As a wine geek, I can't say the Skinnys appeal to my drinking habits and my search for the holy wine grail (afterall all, they are only wine-based), but I can appreciate their place in the right situation.

For lazy summer picnics, light al fresco lunches in the sunshine or sizzling, early evening barbeques, the low alcohol, light, refreshing flavour and screwcap closure tick a lot of the summer drinking boxes and yes, they are pleasant enough to drink.

Truth be told, I have never been a great believer in 'skinny' wine, or wine-based drinks - either make a wine, or don't. For me, it's like vegetarians eating Quorn mince - why pretend to be something you're not? As for Black Tower Skinnys? Well, I can understand the allure - low in calories, low in alcohol, but I still can't help the feeling that I want to be in the wine camp, or the soft drink camp, not somewhere in the middle.

Wednesday, 18 June 2014

World Cup Dream Team of Booze!

World Cup fever is in full swing, and although England might not make it out of the group stages, just like the majority of the country I’m getting involved and pretending to know what I’m talking about.

My friends have talked of nothing in recent weeks except their World Cup Dream Team, stats and players. This is a group conversation I have quite rightly been left out of as I barely know what colour teams play in, let alone about individual players and stats. A bit like Adrian Chiles and ITV then…

So, on to something I do know a thing or two about. Here’s my World Cup Dream Team of Doom. Sorry, I mean Booze. In typical English fashion, I’m sporting a 4-4-2 formation.


Up front I want someone brash but disciplined, fast and fluid with a great finish. I want Van Persie, who I renamed on Friday Salmon Van Persie (see right) after that incredible flying header. I’ve got Holland in a sweep, and they won me £140 at the weekend, so it seems fitting that we go for a beer from a Dutch Brewery. Mikkeller was founded in 2006 by Maths-teacher-turned-brewer Mikkel Borg Bjergsø. After 8 years in the game, he and his beers are in their prime, and it’s their collaboration beer with Brewdog ‘I Hardcore You’ that I’ll be taking with me to Brazil.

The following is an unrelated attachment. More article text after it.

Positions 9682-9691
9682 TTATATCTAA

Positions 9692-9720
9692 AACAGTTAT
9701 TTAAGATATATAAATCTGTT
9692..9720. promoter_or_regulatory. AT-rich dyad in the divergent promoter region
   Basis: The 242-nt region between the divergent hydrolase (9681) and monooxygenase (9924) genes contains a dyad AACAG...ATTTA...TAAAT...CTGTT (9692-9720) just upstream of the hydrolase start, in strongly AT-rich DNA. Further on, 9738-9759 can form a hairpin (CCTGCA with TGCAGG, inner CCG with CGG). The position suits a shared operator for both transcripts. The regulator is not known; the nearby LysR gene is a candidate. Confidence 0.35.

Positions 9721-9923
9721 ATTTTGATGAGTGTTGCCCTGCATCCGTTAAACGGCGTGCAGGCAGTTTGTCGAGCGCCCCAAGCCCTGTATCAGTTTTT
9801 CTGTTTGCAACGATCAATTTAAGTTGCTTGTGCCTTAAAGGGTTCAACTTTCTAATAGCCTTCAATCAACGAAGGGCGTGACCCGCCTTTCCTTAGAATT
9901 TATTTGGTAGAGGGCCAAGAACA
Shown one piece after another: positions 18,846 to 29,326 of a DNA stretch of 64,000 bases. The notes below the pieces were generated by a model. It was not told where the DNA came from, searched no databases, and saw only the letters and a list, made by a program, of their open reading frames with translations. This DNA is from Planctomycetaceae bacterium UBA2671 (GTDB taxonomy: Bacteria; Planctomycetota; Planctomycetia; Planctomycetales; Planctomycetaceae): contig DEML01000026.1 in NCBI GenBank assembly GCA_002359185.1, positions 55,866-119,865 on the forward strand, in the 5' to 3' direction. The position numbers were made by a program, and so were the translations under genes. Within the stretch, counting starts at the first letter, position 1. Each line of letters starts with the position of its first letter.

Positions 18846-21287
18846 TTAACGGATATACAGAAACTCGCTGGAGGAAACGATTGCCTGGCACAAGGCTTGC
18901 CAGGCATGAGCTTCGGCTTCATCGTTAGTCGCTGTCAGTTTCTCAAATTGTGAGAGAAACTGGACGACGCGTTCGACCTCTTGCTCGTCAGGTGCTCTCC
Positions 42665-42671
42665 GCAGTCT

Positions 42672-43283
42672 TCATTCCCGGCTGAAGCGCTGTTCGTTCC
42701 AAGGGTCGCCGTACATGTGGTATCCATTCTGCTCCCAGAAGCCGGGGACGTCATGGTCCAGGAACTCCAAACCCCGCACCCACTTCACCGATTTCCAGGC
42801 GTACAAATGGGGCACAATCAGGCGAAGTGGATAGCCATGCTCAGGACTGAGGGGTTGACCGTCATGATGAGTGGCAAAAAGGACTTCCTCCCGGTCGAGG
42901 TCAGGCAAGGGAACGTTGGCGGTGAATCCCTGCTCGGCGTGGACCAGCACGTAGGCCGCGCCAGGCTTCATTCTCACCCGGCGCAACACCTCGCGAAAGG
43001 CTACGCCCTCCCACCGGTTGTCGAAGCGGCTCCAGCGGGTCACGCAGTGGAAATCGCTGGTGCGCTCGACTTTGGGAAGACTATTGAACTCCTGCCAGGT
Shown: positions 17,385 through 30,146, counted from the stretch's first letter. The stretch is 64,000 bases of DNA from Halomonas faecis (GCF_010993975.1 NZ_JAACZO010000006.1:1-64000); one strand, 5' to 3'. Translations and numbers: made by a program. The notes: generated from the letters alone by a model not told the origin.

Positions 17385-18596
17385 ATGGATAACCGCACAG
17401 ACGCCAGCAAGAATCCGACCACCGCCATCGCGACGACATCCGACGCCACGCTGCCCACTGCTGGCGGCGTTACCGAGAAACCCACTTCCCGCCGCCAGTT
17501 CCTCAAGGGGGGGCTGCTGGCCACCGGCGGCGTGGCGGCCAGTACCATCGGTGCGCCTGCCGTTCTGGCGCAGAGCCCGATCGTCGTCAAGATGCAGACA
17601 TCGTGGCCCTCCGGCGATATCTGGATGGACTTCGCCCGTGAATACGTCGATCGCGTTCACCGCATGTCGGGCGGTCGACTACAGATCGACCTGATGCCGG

Mid Field

In mid-field I want control and range, but the ability to tackle hard. Confidence and consistency is important too, and the element of surprise. Juan Mata has all of these qualities, and therefore it seems fitting to choose a Spanish beer. Rewind to last week, and my blog on my favourite beer. With a steady and consistent output, a potentially hard-hitting 6% ABV and the surprising Rosemary and Honey tones, La Socarrada is perfect.


A wall of deference is vital in a World Cup. It’s crucial to stop goals; not just to win games, but also to limit the goal difference that could see your opponent go through instead of you. Hops have natural antibacterial qualities, and help us build a natural defence against allsorts of nasties. The team’s health is paramount, and that’s why I’m taking a massive ‘Hop-Bomb’ of a beer with me to Brazil. 

Sierra Nevada’s Torpedo Extra is an assertive IPA with a dry finish and hints of grapefruit, pineapple, pine and caramel.


In goal I need something reliable to stop me scoring an own goal. My fall back drink needs to be a last resort. When the rest of my team is flagging this drink will be something that will see me through. Rum and Coke with a squeeze of Lime (Cuba Libre stylee) is always my fall back. My favourite rum is Diplomatico, from Venezuela, and although they haven’t qualified for this World Cup, they do share a border with Brazil, and they’re not that bad at football. Are they? I dunno.

Rich, sweet, smooth and fruity, the Diplomatico Reserva Exclusiva is the most decorated Rum in the world, and therefore is thoroughly deserving of a place in my Dream Team. You can pick up a bottle from Edelices for only £29.75


To manage my team, I need a brewery who is smart, well-presented and lead by example. No regard for competition or what the press say, my manager needs to concentrate on the task in hand. The Kernel Brewery think outside of the box and are willing to take risks. Young and determined, The Kernel will carry my team to glory; upsetting trends, the bookies favourites and will put my team on everybody’s lips (literally!)

So, you heard it here first. Forget Rooney, Gerard and Wellbeck, what we really need to get us through the group stages is booze! And lots of it!